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Marketing Performance Management: the Net Promoter Score® (NPS)


Marketing Performance Management

In a context where marketing practitioners strive to measure the performance of their efforts, the search for new, innovative and simpler, measures that would not only lead to relevant results, but would also require less complex approaches, is of topicality. Introduced by Fred Reichheld (Ritson, 2009), the Net Promoter Score® (NPS) promises to be one of the most popular and employed approach to measuring performance in marketing.

Net Promoter Score2

Its calculation is based on comparing the promoters (people who are likely to recommend the product or the company) to the detractors (people, who, on the contrary, would make a negative word-of-mouth).  It is also known as the Willingness to Recommend metric and, along with level of customer satisfaction, it is suggested as a highly relevant leading indicator of future purchase intentions and loyalty (Farris et al., 2006).

In a practical context, its measurement would involve a customer survey, consisting of a simple question (“How likely is that you would recommend the product/company to a friend or colleague?”) with an 11 point scale answer, from 0 – not at all up to 10 – extremely likely (Ritson, 2006). The answers are divided into three categories: promoters, neutrals and detractors. While neutrals are left aside, further on the volume of promoters and the volume of detractors are extracted as a percentage from the total respondents, and the difference between the two percentages is the NPS.

Despite its increasing popularity due to its argued simplicity and ease in computing, the NPS is not exempt of criticism, coming mainly from behalf of market researchers.

In a 2010 Customer Loyalty Forum held in Boston, several limitations of the NPS method were outlined, such as (GreatBrook, 2010):

  • Possible legal issues, due to the private copyright over the concept (from Satmetrix Systems, Bain & Co., Fred Reichheld);
  • The issue of using scales with different points for the answers: some suggest 11, other use 10 and other use 5, which might alter the relevance in comparing results;
  • Using incentives to increase the response rates, that might impact upon their subjectivity.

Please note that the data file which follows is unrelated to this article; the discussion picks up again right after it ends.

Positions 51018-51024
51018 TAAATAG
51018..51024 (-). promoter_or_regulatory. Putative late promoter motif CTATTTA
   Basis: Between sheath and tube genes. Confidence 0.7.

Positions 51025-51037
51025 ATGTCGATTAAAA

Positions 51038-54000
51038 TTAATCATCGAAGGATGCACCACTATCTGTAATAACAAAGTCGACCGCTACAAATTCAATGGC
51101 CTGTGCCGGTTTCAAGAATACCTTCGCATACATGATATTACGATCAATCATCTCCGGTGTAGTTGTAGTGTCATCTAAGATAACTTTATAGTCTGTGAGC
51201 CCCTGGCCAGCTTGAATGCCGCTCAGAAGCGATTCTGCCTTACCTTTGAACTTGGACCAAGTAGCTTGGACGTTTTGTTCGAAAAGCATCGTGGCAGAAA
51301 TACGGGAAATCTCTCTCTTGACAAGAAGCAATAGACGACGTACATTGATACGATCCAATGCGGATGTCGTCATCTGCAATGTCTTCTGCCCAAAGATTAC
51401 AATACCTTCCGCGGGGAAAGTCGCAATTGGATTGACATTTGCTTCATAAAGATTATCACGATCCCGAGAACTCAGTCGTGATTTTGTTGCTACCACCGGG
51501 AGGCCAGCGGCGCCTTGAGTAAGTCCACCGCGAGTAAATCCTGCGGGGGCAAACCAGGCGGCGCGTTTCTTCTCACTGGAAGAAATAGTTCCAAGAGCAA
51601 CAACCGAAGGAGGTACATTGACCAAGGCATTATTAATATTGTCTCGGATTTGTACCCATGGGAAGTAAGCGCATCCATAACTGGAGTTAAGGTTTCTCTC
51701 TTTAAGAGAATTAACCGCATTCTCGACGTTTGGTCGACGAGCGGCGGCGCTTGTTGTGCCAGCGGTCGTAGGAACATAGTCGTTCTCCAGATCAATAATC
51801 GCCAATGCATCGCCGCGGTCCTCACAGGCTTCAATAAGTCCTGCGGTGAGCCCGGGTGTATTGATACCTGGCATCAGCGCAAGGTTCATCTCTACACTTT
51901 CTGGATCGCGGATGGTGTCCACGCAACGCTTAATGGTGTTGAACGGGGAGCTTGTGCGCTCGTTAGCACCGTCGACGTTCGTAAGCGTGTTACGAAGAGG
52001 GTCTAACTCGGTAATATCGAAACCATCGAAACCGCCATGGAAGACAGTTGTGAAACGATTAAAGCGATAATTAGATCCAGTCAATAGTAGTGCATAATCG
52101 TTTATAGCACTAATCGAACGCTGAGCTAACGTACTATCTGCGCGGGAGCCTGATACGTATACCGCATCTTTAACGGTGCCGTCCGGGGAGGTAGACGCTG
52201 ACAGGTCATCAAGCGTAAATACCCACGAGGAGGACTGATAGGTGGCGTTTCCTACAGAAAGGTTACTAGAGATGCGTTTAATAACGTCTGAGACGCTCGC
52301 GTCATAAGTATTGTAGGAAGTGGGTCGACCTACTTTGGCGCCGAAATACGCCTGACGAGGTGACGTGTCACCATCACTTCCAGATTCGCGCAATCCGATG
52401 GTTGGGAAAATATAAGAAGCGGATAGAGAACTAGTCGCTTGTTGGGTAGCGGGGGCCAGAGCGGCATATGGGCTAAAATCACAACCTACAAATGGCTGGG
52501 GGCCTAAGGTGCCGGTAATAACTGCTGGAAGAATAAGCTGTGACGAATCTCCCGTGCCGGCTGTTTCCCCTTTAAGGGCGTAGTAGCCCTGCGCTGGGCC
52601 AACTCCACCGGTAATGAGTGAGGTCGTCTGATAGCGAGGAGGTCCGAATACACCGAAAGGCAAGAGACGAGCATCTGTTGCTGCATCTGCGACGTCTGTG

However, as we see it, the main issue of measuring the net promoter score would rely on the WHAT NEXT question. Moreover, this is an issue that would impact not only the NPS method, but any of the survey measurements investigating customer loyalty, satisfaction, content and so on.

Imagine that you obtain a NPS of 10%. What does this mean to you, how will you know that these 10%, which are the net difference between the promoters and the detractors, or the promoters themselves, will actually recommend your product? How will you know that there won’t be more detractors, people that will actually make a negative buzz on your product? Just knowing that you theoretically have more promoters than detractors does not say much on the future purchase intentions or other customer actions.

A possible solution would be that of doubling the measurement of possible intentions (what the NPS does) with a measurement of actual actions. Thus, maybe a more relevant question would be, for example:

Have you recommended our product to a colleague or friend at least once in the last 6 months?”.


Image Source: Net Promoter Scores for the airlines companies operating in Australia (Ritson, 2006)
Separating strategy formulation from execution questioned in Harvard Business Review
Lexical rivalry: "Strategy Execution" versus "Strategic Performance Management"

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